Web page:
Most of us want to achieve some level of wealth in our lifetime. One of the most common milestones that people throw around is becoming a millionaire by 40 (or retiring for the ultra-ambitious). However, BIG MEDIA continuously claims that millennials (and people in general) are not saving or investing for retirement. Instead, they are supposedly spending all of their money on traveling and experiences. That might be true. Maybe millennials think they’re going to live forever and be able to work forever so they might as well enjoy life while they’re young and worry about saving and investing later. I guess they never heard of a little thing called ageism in the workplace.
But what is the cost of the “I’ll save later” mindset and approach? Sure, blowing all of your income and saving jack shit will be fun while you’re young, but what happens when you finally have a family or someone other than your 22-year-old self to think about?
With that in mind, I wanted to look into the actual impact of what would happen if you set a goal to be a millionaire by 40 and started saving and investing (through robo-advisors places like Acorns and Wealthfront) at 22 instead of waiting ten years and doing it at 32.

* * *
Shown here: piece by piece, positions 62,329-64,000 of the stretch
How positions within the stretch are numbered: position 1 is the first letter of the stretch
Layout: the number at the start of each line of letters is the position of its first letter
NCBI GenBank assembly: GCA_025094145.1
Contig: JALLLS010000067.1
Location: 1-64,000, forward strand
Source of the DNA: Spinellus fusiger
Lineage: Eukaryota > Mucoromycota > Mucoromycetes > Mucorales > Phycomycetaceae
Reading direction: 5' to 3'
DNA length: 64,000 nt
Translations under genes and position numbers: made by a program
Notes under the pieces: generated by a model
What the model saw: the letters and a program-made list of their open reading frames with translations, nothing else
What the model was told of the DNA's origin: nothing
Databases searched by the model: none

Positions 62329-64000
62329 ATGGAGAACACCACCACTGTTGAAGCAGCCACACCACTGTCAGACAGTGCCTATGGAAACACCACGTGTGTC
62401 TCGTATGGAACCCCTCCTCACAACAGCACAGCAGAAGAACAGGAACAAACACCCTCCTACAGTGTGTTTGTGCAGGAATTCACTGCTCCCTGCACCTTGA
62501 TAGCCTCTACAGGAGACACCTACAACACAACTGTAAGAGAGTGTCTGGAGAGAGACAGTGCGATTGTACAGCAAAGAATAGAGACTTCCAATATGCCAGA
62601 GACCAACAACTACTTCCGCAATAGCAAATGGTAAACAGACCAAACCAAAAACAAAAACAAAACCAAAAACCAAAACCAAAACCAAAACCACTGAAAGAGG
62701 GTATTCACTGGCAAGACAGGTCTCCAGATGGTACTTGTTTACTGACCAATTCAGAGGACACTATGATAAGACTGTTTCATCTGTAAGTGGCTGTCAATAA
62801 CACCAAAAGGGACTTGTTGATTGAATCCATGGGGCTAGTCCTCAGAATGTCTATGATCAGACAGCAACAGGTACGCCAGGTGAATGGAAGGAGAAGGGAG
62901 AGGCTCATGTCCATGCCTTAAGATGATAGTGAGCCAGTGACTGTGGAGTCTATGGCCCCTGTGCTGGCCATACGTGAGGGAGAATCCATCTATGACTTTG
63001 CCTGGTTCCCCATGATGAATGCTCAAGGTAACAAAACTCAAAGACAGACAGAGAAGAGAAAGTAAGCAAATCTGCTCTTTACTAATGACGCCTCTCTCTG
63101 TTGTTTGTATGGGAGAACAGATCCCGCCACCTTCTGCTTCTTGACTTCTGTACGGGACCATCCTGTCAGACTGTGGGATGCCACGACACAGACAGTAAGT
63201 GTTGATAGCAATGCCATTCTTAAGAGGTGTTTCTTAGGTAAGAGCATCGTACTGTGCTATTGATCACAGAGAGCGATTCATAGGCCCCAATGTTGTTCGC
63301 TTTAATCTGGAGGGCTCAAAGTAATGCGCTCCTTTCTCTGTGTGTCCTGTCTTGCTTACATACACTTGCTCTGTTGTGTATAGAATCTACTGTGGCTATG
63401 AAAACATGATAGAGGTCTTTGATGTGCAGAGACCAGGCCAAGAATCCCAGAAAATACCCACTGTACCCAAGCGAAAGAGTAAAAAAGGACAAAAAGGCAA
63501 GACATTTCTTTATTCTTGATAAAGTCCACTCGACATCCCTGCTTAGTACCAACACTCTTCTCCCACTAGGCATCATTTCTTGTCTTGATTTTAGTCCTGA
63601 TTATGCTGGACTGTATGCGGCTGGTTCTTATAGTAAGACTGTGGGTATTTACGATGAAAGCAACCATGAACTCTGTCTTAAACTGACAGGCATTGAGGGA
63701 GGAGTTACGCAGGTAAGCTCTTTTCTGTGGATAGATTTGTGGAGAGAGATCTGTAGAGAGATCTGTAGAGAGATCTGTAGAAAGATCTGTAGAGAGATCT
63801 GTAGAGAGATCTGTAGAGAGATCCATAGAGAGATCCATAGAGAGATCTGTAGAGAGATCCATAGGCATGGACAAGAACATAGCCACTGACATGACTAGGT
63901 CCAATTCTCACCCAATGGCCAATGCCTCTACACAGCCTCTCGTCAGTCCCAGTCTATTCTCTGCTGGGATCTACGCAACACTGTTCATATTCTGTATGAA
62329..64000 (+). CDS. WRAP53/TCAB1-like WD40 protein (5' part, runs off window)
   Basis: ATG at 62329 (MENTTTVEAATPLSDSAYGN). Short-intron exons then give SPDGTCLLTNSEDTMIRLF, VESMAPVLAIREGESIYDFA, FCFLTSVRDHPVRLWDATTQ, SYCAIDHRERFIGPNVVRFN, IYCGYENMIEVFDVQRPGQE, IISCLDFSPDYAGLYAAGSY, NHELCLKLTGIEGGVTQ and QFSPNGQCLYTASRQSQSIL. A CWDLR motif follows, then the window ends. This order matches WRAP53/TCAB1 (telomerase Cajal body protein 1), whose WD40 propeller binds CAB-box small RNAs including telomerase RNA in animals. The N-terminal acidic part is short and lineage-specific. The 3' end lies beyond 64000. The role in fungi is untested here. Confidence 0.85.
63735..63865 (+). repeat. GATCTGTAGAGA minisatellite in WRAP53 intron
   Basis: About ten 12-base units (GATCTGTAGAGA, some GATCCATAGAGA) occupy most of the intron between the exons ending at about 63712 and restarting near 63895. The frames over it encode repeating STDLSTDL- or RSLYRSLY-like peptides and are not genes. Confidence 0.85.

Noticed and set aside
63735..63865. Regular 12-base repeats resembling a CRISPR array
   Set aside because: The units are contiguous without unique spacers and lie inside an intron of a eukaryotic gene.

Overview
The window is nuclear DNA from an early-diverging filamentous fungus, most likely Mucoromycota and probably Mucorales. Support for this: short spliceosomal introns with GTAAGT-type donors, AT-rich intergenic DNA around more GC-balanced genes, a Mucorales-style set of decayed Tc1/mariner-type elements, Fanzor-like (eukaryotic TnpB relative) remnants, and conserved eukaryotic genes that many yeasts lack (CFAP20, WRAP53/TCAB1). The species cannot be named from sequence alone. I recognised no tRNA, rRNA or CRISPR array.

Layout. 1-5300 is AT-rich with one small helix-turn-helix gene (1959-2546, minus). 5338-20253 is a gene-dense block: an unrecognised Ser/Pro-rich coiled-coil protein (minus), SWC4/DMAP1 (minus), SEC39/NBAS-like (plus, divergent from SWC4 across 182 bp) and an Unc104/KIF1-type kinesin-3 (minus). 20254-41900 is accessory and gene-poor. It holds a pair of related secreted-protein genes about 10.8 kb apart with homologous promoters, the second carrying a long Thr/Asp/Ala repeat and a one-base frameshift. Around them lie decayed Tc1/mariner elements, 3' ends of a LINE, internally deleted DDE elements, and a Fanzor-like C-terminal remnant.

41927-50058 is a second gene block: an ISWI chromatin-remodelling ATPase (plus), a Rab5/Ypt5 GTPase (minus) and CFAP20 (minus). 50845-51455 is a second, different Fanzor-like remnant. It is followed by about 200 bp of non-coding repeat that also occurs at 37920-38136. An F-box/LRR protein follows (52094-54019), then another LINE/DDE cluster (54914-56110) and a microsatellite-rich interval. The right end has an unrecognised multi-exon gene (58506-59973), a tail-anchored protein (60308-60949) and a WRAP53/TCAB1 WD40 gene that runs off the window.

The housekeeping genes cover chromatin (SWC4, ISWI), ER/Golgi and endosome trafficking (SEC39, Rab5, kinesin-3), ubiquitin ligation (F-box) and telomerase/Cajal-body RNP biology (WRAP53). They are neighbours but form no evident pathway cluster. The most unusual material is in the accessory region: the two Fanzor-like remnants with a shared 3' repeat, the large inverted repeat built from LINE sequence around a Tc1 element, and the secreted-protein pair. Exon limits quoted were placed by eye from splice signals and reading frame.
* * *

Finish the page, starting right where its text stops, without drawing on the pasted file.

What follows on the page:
At 32, you’re still very young and you will probably be earning a lot more money than you were at 22, but as you’ll see below if you do have goals of becoming a millionaire by 40, you have a steep climb if you wait till your 30s to start your journey.
Before we get to the charts, please know I completely understand that saving this much per month might not be possible for everyone, especially people who just graduated and aren’t living at home with mom and dad.
This is simply what it would take to become a millionaire by 40.
[Note: These numbers assume that you invested in a low cost index fund at an average annual rate-of-return of 7%]
How much you’ll need to invest per month at 22 to be a millionaire by 40.
How much you’ll need to invest per month at 32 to be a millionaire by 40.
Waiting till you’re in your 30s to save and invest might not ensure that you will be working forever — hell, you may invent a billion dollar app or inherit a fortune — but it will put most people at a severe disadvantage. Even if you can’t afford to save $2,300 a month at 22 (I mean, not many people can), even investing $500 will start you on a better path than forgoing investing altogether. Then once you start making more money, you can try and catch up to that 40-year-old goal.
Chart data gathered using investing calculator at DaveRamsey.com